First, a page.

Busted: Bankers and The Global Economy

April 14, 2009

Bernanke: It’s All About the System

monopoly moneyPresident Obama declares that the sun is coming out as the economic storm wanes. “The financial and economic risks posed by a collapse of AIG would have been at least as great as those created by the demise of Lehman. In the case of AIG, financial market participants were keenly aware that many major financial institutions around the world were insured by or had lent funds to the company. The company’s failure would thus likely have led to a further sharp decline in confidence in the global banking system and possibly to the collapse of other major financial institutions. At best, the consequences of AIG’s failure would have been a significant intensification of an already severe financial crisis and a further worsening of economic conditions. Conceivably, its failure could have triggered a 1930s-style global financial and economic meltdown, with catastrophic implications for production, incomes, and jobs. The Federal Reserve and the Treasury agreed that in the environment then prevailing, AIG’s failure would have posed unacceptable risks for the global financial system and for our economy.” – Ben Bernanke in speech to Morehouse College

Magic Money T-ShirtThe American taxpayers have been put on the hook to bail out Wall Street.  Success is still not guaranteed despite a recently sunny disposition. Meanwhile the European Union supports a new monetary system and retirement of the dollar as the prop of the global community that central bankers have long proffered. The general undercurrent in much of the EU underwrites “the collapse of the Bretton Woods system based on the US Dollar as sole pillar of the global monetary system.” This was predicted by some parties in the EU last year, but so far has not come to pass because of the creativity and financial manipulation of the International Society of Central Bankers.

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October 19, 2008

United Nations wants in on Economic Authority

As the world basks in turmoil of a global financial crisis and proposals of special summits by various world leaders, the United Nations has offered French President Nicolas Sarkozy the U.N. headquarters in New York access and use of their facilities for an international summit. Not long ago, the European Union and Sarkozy sought out U.S. President George Bush. The resulting insider news is that George Bush will be sponsoring a global economic summit in hopes of responding better to the crisis. Sarkozy has appealed to prime economic world leaders to act aggressively and in unity to address the economic meltdown at a summit by December.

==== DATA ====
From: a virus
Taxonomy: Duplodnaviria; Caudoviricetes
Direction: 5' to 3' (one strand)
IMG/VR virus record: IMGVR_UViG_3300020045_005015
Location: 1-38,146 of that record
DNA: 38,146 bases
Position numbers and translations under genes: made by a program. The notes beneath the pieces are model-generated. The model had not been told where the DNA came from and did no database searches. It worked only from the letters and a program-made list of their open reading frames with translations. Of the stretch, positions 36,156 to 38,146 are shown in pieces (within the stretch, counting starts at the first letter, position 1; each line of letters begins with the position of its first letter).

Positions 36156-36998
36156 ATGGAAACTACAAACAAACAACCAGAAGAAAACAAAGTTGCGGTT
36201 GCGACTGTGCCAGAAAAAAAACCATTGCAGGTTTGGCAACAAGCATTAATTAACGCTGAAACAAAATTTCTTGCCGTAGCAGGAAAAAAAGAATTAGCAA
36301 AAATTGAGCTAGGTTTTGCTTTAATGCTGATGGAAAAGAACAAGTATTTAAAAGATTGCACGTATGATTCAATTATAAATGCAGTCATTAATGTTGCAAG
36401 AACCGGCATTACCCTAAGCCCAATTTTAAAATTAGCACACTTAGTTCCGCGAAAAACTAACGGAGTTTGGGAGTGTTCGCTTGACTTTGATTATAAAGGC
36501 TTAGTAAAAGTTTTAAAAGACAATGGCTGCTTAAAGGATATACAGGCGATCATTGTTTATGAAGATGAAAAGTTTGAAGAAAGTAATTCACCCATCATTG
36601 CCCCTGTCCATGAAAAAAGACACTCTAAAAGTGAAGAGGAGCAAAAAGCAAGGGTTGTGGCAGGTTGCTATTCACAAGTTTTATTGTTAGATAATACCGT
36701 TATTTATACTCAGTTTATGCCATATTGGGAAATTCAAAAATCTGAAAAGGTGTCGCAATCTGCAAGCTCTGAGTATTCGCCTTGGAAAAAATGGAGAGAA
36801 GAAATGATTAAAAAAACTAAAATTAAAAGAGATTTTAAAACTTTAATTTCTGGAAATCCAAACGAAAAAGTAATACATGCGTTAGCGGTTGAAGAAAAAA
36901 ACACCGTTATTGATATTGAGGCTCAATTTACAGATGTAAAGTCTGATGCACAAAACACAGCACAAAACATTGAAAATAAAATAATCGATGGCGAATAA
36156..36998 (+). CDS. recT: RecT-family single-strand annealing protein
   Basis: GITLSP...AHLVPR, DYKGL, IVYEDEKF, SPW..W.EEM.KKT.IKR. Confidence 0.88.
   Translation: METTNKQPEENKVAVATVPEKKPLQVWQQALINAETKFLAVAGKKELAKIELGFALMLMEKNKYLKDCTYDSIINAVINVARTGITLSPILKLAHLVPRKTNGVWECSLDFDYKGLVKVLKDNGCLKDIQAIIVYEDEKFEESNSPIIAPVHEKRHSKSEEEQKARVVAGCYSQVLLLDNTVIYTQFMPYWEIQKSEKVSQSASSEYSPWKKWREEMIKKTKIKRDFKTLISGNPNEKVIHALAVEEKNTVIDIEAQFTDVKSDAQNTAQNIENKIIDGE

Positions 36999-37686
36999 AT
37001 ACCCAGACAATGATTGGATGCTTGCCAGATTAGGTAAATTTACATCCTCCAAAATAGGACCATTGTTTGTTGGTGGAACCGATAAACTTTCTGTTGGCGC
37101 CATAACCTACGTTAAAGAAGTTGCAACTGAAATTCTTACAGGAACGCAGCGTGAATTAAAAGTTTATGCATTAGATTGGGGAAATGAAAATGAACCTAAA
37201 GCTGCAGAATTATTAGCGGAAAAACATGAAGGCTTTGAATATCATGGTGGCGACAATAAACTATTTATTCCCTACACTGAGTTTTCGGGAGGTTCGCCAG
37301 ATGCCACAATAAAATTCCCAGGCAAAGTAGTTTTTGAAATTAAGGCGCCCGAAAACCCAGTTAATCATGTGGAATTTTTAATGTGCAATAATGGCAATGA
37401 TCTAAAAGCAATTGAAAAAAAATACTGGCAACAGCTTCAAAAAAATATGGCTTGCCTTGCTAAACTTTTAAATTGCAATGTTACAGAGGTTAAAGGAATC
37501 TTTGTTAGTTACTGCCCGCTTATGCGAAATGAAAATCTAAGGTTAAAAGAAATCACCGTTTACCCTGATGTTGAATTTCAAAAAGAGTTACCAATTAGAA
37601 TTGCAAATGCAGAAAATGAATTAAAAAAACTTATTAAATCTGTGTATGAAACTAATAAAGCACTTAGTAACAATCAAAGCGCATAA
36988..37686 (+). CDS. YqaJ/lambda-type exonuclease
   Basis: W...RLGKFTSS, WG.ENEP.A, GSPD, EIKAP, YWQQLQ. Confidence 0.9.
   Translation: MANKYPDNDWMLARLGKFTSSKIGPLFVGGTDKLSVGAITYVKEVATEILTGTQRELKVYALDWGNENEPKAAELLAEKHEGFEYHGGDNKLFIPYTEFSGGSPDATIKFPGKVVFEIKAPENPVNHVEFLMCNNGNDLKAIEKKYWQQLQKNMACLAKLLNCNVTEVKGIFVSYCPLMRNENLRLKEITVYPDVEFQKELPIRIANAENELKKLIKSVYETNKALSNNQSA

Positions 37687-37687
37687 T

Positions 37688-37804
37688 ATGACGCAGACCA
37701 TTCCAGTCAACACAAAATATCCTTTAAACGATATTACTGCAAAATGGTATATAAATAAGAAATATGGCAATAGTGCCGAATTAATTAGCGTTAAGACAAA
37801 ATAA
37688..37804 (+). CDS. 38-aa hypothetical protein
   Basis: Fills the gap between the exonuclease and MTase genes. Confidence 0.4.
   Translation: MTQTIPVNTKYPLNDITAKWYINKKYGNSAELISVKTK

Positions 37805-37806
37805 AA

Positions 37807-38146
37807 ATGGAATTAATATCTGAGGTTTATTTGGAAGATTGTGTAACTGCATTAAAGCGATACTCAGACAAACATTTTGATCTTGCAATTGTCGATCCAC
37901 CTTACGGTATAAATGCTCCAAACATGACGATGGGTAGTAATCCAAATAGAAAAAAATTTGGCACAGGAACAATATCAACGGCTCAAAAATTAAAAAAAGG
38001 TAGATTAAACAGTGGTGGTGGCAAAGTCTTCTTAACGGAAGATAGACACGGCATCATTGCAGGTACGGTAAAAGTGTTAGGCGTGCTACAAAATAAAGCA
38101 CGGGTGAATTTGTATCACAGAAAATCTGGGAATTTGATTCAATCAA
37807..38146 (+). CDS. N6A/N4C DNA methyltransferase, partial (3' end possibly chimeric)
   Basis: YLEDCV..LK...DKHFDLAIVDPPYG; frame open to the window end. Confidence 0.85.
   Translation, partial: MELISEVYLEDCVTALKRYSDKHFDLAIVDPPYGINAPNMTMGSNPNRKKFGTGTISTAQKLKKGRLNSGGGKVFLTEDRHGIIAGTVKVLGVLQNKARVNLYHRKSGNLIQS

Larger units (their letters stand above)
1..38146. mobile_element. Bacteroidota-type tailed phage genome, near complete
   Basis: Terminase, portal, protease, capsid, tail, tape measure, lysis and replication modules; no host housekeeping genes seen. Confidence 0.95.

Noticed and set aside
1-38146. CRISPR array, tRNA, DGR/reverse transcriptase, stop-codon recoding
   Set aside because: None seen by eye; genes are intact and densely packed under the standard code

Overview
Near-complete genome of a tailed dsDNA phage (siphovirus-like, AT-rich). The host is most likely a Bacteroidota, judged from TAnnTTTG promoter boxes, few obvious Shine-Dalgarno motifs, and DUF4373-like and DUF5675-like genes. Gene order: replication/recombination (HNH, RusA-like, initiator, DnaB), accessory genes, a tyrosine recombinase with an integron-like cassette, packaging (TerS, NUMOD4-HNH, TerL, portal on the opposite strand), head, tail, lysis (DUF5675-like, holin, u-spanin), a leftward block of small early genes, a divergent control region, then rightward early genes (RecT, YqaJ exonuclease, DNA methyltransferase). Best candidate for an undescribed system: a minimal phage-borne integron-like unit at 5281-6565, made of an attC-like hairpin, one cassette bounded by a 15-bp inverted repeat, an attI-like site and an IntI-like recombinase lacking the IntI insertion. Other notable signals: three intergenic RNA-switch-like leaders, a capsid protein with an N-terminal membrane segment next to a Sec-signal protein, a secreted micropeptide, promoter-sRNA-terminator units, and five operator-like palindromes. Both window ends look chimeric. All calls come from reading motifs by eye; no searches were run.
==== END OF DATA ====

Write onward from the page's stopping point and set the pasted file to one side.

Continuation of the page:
The United States has been somewhat hesitant to initiate many of financial policies that some European Union leaders are eager for and relunctant to get involved with the U.N. and Europe. Instead, the Bush administration is working feverishly to put out the nation’s economic fires and to deal with them successfully behind the scenes.

What does the United Nations say? The United Nations considers itself as “the symbol of multilateralism.” U.N. leadership believes that it holds the keys to a universal legitimacy to the endeavor to “demonstrate a collective will to face this serious global challenge.” The United Nations needs the good publicity and a way to wield global influence as well. What better way wield influence than to sponsor a global economic summit in a time when the world scene looks so dark?

Sarkozy is calling to overhaul the global financial system so that it can be better supervised in the wake of the crisis. “Together we need to rebuild a capitalism that is more respectful to man, more respectful to the planet, more respectful to future generations and be finished with a capitalism obsessed by the frantic search for short-term profit.” Those seem to be poetic words for a hurting world that is seeking solace and security from a global debacle wrought by speculation and greed. What will national leaders give up to secure a better future in the eyes of politicians and global economists? The future of currency systems seems to be in question now with some “new ideas” that are likely to be presented. ~ E. Manning

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